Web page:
9 Steps to a Financial Meltdown

9 Steps to a Financial Meltdown

Most readers on this site are entrepreneurs or business owners. For those just starting out, or for those who would like to help their employees to take steps to secure their financial futures, this is a great article to provide the DO NOT tips to avoid financial disaster. Or at the very least, it can make the difference between happy financially secure employees or those who work to eat and do not see a bright financial future. That creates turnover.

#9 Live to spend

If you ever spend time around a rich person, in their everyday lives you would be surprised at how they watch their pennies. While you may be splurging every morning on a $5 Super Mocha Frappuccino, the well off person might just order straight coffee. Or, more likely they will be at a completely different and lower priced coffee shop. Consider that the $5 drink would add up to around $1,250 during the year.

If you just take an extra moment or two while shopping for almost everything, perhaps the store brand or a different packaging option would save you money. These savings add up over time.

#8 Those small by-the-month subscriptions

These really add up fast. How many cable channels, music services, game apps, password apps, or other seemingly inconsequential expenses are you using? Signing up for many of these is a single-click and a couple of minutes. The problem is, even if you almost never use them later, the charges just keep coming. They’re small, and unless you go through your many bank statements or phone bills line by line every month, it is easy to spend hundreds of dollars every year for services you no longer use.

On the larger side, buying things with monthly payments (even Amazon is offering this now) can become addictive. Each purchase may just have 6 to 12 payments, but these add up.

#7 Buying with credit cards

These days it’s not just cards, as with Apple Pay, Google Pay, Samsung Pay, and other apps, you can just swipe your phone and the deal is done. It is just so easy to not think about what you have for available cash and make the purchase. You figure that you will just pay it this month, but often that is not the case.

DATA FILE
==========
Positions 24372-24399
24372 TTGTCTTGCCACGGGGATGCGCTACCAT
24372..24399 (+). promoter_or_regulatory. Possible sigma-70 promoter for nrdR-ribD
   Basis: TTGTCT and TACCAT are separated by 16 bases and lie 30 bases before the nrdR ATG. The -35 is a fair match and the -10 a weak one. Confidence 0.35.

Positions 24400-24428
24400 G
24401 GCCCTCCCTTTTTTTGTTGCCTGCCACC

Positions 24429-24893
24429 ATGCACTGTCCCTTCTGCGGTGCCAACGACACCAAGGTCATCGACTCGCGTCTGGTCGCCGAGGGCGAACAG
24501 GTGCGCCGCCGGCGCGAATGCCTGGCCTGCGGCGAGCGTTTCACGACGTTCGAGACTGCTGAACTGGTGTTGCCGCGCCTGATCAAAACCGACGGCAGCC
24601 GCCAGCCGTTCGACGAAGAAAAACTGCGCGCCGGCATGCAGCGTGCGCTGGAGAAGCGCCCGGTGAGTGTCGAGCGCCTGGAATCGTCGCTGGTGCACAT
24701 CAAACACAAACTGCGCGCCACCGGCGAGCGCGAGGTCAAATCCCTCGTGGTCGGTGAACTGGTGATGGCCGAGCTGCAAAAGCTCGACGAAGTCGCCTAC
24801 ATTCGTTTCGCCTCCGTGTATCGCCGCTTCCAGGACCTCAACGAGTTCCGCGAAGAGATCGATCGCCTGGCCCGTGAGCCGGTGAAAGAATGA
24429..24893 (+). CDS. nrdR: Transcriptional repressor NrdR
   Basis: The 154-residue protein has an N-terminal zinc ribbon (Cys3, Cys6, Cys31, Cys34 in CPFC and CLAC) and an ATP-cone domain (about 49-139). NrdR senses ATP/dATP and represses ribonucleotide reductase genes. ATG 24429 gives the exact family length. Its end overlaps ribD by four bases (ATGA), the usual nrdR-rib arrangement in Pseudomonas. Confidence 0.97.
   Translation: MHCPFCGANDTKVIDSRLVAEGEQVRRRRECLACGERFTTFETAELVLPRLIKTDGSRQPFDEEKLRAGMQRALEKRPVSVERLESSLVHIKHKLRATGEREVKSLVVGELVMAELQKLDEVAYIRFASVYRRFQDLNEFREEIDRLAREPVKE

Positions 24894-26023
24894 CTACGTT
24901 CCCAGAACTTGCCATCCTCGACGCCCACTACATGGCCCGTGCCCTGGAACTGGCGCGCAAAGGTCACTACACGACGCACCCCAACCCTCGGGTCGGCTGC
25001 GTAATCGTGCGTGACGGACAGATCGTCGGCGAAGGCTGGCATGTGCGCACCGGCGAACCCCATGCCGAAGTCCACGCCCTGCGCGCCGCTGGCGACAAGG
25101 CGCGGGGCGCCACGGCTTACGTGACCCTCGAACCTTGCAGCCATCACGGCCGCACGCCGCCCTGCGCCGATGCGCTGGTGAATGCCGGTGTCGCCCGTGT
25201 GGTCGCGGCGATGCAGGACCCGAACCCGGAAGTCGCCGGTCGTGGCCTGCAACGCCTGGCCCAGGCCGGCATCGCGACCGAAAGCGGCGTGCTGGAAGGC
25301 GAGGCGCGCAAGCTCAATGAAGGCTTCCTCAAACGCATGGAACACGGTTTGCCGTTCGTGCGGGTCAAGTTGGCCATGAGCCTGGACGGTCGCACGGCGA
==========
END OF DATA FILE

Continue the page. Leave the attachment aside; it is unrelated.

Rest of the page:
#6 Car crazy

From buying brand new with 60 months or longer notes to the depreciation you lose in value the moment you drive it off the lot, many people spend more than they should to have a brand new car. Even if they are more conservative in their purchase, maybe even buying used, are they buying more car than they need. The costs for insurance may be higher, as well as for fuel and maintenance for a larger vehicle than necessary.

#5 Too much house

Some would call this “house poor.” In so many ways, buying a home that is larger than your family’s needs will cost you a great deal of money down the road. From taxes to utilities, insurance, and maintenance, it is amazing how many thousands of dollars you can run through just to have that extra few hundred square feet.

#4 Tapping your home equity

There are always online ads and direct mail marketing pieces targeting high equity homeowners. It is great business for them to make HELOC (Home Equity Line of Credit) loans, as they are low default rates. It is easy to make a high dollar purchase decision when it is easy to get a loan against equity, but then the payments go on for years.

#3 Not investing in retirement

The other way to say this is reliance upon Social Security for your retirement. According to the Social Security Administration, the average monthly benefit paid in August 2021 was $1,437.55. Probably you should consider if you could stop working tomorrow and live the lifestyle you want for that monthly amount. Make a plan for retirement and save toward it.

#2 Using savings to pay down debt

Adding to savings is still preferable to deducting from savings to pay debt. Even if the interest rates on your debt are higher than you retirement account interest, it is better to always be making a positive difference in savings. Pay down debt as best you can but not with savings.


While considering the different mistakes to avoid in order to prevent financial meltdown, think positively as well about constant improvement of your financial situation. Research is great, but pulling together a plan, and possibly even financing part of it out of tax savings can be a great start. Ask the advice of a tax expert and planner.


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